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"Oh, just pay me for the cement"---
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I did him better than just the cement; there's no rent on those pastures for quite awhile.
.
.
_________________________________________________
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We are lucky out here- things don't rust the way they do in other parts of the country. A galvanized Anything last and lasts- I have some horse troughs that must be a century old that could still pass for (nearly) new. My above example'd tower is older than I am- it is riveted angle iron steel, galvanized and painted a ghastly orangy-red (red lead??)- but without a speck of rust.
I couldn't say that for towers I have seem in other parts of the country, especially if they are hollow legged designs that can accumulate water in their legs. They may appear solid but they are anything but.
.
At work the fellows that do towers have told me many times to be very careful around any old towers- and when they take one down, it almost always goes to the scrap dealers. They have some blood curdling tower-tales...
.
That, and for a number of other reasons- I never climb them any more.
.
........................CF

Last edited by Coyote-Frostbyte; 08-25-2017 at 2:27 PM..
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Old 08-25-2017, 3:39 PM
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Quote:
Originally Posted by Coyote-Frostbyte View Post
At work the fellows that do towers have told me many times to be very careful around any old towers- and when they take one down, it almost always goes to the scrap dealers. They have some blood curdling tower-tales...
.
That, and for a number of other reasons- I never climb them any more.
.
........................CF

Down here in Florida, on the coast. one of my customers had a >350 foot guyed tower Rohn 80 if I recall. The lamp went out and a tower crew sent up to replace it. The crew got to about 200 ft level and retreated.

They had some nasty pictures of the legs almost totally rusted through. Not sure what was holding it together. It had to be demolished.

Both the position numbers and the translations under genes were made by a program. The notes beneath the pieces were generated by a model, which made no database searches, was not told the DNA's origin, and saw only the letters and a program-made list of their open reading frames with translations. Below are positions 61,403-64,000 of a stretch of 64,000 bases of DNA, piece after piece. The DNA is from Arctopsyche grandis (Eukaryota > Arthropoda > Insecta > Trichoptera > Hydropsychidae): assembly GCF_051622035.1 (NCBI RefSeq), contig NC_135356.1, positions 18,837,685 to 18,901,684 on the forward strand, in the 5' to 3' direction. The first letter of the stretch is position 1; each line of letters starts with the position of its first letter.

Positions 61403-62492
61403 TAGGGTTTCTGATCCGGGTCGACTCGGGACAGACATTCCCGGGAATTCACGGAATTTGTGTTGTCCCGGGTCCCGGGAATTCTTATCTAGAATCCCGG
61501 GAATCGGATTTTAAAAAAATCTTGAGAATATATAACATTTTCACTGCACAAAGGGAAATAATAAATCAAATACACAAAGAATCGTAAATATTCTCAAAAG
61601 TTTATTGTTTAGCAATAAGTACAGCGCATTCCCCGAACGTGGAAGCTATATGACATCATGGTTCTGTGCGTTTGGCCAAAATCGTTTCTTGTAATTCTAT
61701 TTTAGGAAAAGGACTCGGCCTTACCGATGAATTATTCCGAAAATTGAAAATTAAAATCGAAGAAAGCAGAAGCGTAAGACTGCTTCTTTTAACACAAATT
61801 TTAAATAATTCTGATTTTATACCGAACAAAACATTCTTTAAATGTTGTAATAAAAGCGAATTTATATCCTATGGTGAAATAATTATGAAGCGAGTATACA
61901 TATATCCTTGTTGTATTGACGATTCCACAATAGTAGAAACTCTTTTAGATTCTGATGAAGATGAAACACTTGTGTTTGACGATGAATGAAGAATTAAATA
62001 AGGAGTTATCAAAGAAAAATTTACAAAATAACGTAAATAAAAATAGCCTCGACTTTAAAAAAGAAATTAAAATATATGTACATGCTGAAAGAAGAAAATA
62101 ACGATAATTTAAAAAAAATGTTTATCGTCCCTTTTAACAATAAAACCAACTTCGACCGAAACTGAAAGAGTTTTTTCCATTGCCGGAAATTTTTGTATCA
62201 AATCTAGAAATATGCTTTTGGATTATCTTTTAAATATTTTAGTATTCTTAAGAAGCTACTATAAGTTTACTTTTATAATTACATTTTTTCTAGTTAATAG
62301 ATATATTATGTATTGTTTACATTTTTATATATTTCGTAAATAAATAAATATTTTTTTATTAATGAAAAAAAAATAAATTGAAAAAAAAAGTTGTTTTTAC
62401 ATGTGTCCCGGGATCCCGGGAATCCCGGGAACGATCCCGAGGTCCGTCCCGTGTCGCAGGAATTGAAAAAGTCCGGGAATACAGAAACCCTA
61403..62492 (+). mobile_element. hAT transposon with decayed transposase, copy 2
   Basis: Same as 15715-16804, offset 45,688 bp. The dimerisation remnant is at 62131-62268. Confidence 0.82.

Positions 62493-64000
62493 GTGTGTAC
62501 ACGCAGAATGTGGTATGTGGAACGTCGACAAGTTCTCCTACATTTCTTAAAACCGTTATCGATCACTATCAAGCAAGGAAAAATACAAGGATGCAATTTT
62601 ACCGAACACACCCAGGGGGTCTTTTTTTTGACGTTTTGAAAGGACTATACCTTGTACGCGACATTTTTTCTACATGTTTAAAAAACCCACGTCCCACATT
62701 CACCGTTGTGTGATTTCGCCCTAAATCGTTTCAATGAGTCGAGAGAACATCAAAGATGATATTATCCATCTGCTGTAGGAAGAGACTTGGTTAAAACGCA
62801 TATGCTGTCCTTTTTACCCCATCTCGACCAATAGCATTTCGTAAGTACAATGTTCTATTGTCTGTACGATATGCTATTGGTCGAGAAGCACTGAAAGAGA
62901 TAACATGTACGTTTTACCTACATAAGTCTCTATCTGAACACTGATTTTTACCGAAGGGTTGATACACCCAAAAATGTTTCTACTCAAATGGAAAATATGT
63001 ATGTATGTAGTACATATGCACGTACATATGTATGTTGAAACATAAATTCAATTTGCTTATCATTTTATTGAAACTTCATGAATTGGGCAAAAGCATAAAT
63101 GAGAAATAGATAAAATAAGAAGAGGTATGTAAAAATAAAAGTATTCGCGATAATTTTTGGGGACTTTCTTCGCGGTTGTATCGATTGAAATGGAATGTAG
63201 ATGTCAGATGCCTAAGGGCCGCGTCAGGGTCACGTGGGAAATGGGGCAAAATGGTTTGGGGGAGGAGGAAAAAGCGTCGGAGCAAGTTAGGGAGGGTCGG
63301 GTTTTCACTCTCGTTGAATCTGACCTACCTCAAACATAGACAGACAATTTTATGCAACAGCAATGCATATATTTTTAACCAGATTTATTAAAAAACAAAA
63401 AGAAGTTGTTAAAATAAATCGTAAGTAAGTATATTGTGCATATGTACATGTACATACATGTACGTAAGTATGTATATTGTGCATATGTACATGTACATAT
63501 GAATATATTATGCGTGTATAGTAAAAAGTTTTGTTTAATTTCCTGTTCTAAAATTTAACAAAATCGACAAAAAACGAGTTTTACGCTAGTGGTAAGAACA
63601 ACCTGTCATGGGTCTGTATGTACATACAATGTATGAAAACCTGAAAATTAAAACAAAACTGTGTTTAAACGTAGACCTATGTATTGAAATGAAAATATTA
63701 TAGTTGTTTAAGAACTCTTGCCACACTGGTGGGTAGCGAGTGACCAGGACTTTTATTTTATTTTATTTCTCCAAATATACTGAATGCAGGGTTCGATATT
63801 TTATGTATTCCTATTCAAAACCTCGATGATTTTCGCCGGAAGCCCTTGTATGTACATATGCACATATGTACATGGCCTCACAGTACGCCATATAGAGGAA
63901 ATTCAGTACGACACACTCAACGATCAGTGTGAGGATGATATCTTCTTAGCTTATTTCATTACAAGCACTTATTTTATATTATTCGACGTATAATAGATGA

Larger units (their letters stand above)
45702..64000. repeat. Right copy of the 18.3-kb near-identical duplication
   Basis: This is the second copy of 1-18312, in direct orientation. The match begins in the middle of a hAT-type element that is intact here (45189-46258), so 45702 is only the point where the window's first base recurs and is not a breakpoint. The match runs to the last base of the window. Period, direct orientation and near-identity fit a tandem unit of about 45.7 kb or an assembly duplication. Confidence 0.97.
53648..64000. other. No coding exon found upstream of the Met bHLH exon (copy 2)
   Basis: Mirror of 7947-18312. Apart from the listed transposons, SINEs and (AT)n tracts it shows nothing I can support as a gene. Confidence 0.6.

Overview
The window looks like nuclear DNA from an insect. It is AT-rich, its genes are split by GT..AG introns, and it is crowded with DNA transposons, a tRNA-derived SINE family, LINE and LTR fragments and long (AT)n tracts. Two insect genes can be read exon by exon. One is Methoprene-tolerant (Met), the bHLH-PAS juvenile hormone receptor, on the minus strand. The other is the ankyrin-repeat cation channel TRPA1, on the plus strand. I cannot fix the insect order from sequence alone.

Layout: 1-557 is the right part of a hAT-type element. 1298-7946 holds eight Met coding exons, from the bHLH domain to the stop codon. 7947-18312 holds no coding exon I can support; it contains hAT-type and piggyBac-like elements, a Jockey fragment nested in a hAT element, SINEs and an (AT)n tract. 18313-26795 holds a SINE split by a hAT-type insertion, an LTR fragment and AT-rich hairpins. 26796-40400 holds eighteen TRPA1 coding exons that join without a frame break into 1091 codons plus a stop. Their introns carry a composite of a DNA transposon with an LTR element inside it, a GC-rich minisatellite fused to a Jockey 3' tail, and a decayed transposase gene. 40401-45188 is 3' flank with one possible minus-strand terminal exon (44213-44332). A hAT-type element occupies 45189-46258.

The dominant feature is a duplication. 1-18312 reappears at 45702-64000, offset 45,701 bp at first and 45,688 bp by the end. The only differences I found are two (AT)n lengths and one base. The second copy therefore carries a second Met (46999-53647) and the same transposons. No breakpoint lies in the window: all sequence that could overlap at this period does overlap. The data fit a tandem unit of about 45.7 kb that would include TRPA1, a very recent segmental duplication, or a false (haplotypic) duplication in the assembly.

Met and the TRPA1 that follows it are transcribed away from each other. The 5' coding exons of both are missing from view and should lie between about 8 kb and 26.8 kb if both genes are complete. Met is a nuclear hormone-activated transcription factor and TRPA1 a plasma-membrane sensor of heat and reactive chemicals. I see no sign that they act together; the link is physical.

Just before hurricane Andrew. At Miami Dade Police, I was taking a shortcut from the 911 center parking lot where a 300 foot guyed tower was centered (amongst cars and pedestrians.) to the EOC shelter. There in the picnic area is a guy anchor. I looked at it and the huge nut holding the cable end/eye was almost rusted away entirely. I mentioned this to my customer and within a week, that tower was taken down to 80 feet and re purposed for back up links and microwave only.

These were all pretty old towers, but their are a lot of them.

A newer self supporting tower simply toppled over in a storm. It pulled all of the rebar from the sandy soil. There was only about 5 feet of concrete encasing that leg, though a hole and steel rebar cage extended far deeper into sandy soil . Apparently the hole collapsed during the pour and the contractor did not see fit to redo the job correctly. He would have had to send back several loads of concrete so you can be sure he knew there was a problem.
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Old 08-25-2017, 5:07 PM
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There was only about 5 feet of concrete encasing that leg, though a hole and steel rebar cage extended far deeper into sandy soil . Apparently the hole collapsed during the pour and the contractor did not see fit to redo the job correctly. He would have had to send back several loads of concrete so you can be sure he knew there was a problem.
That is precisely why I had my crews place round liner tubes around the rebar. The liner prevented collapsing holes and guaranteed a solid plug of concrete!
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Old 08-25-2017, 6:30 PM
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Smiles, RFI.....
.
There is nothing like your tale to evoke antenna stories. I fear they may be scaring some reader..... but that's intention, No?.... (smiling)